Nebraska Bishops: Students Should Participate in Activities and Sports According to Birth Gender
The Nebraska bishops, along with the Nebraska Catholic Conference, urged voting in favor of the “sex on the certificate at birth” bylaw amendment.
OMAHA, Neb. -- As the Nebraska School Activities Association (NSAA) weighs new protocol for transgender students’ participation in school activities, the Catholic bishops of Nebraska have urged respect for these persons while also upholding the safety and privacy of other students.
“Any person who experiences gender dysphoria is entitled to the respect and dignity that is the right of every human person, as well as genuine concern and the support needed for personal development and well-being,” Nebraska Bishops George Lucas of Omaha, James Conley of Lincoln and Joseph Hanefeldt of Grand Island said in a joint statement Jan. 4.
However, they said, support for these individuals “must be provided with due consideration to the fairness and the safety, privacy and rights of all students.”
On Jan. 6 and Jan. 13, high schools in Nebraska were to vote on whether or not to adopt formally the current NSAA practice of requiring students to participate in activities and sports according to their sex at birth.
The bishops noted that the Nebraska Catholic Conference supports the proposal and that all diocesan high schools that are NSAA will vote in favor of it.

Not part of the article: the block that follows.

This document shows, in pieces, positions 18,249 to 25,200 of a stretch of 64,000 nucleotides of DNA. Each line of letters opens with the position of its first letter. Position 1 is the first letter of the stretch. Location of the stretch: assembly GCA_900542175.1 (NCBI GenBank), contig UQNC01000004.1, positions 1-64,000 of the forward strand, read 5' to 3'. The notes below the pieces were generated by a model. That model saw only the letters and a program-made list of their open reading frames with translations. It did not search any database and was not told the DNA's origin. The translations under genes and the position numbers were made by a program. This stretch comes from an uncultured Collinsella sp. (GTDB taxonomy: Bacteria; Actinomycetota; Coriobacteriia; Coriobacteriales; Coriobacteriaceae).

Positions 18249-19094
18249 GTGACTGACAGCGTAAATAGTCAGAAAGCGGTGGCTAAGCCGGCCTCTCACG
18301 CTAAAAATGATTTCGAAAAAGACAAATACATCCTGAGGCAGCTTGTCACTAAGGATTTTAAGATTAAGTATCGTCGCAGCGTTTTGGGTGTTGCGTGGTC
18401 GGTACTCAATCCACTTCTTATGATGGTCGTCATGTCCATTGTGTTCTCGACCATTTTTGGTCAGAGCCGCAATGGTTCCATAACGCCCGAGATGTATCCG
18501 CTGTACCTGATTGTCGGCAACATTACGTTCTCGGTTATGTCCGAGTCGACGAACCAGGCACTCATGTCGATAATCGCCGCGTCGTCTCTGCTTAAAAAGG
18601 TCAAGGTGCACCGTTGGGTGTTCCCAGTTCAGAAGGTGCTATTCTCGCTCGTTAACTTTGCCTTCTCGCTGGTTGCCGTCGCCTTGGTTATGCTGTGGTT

If this proposal fails, the NSAA will consider a different option, which would allow students to participate in sports based on their gender identity rather than their biological sex. These students would have to undergo a review by the “Gender Identity Eligibility Committee,” which would include evaluation by a physician, a mental-health professional, an NSAA staff member and an administrator from a non-appealing school.
The bishops stated, “Whichever alternative is chosen will also establish the legal basis for any litigation in Nebraska on important related issues, such as locker room and restroom use, religious liberty and individual freedom of conscience.”
A shift from the NSAA’s current participation guidelines would not only impact high-school activities, but it would also be “unjust to allow a harmful and deceptive gender ideology to shape either what is taught or how activities are conducted in our schools.”
“This would certainly have a negative impact on students’ and society’s attitudes towards the fundamental nature of the human person and the family,” the bishops wrote.
Quoting Pope Francis, who recently addressed the issue of gender ideology, the bishops said that in the name of a “more free and just society” gender ideology is calling into question the complementarity between man and woman.
But these differences, Pope Francis said, “are not for opposition or subordination, but for communion and generation, always in the ‘image and likeness’ of God.”
The bishops also quoted Benedict XVI, who had said that “if there is no pre-ordained duality of man and woman in creation, then neither is the family any longer a reality established by creation.”
The Nebraska bishops, along with the Nebraska Catholic Conference, urged all NSAA member schools to vote in favor of the “sex on the certificate at birth” bylaw amendment at their upcoming meetings.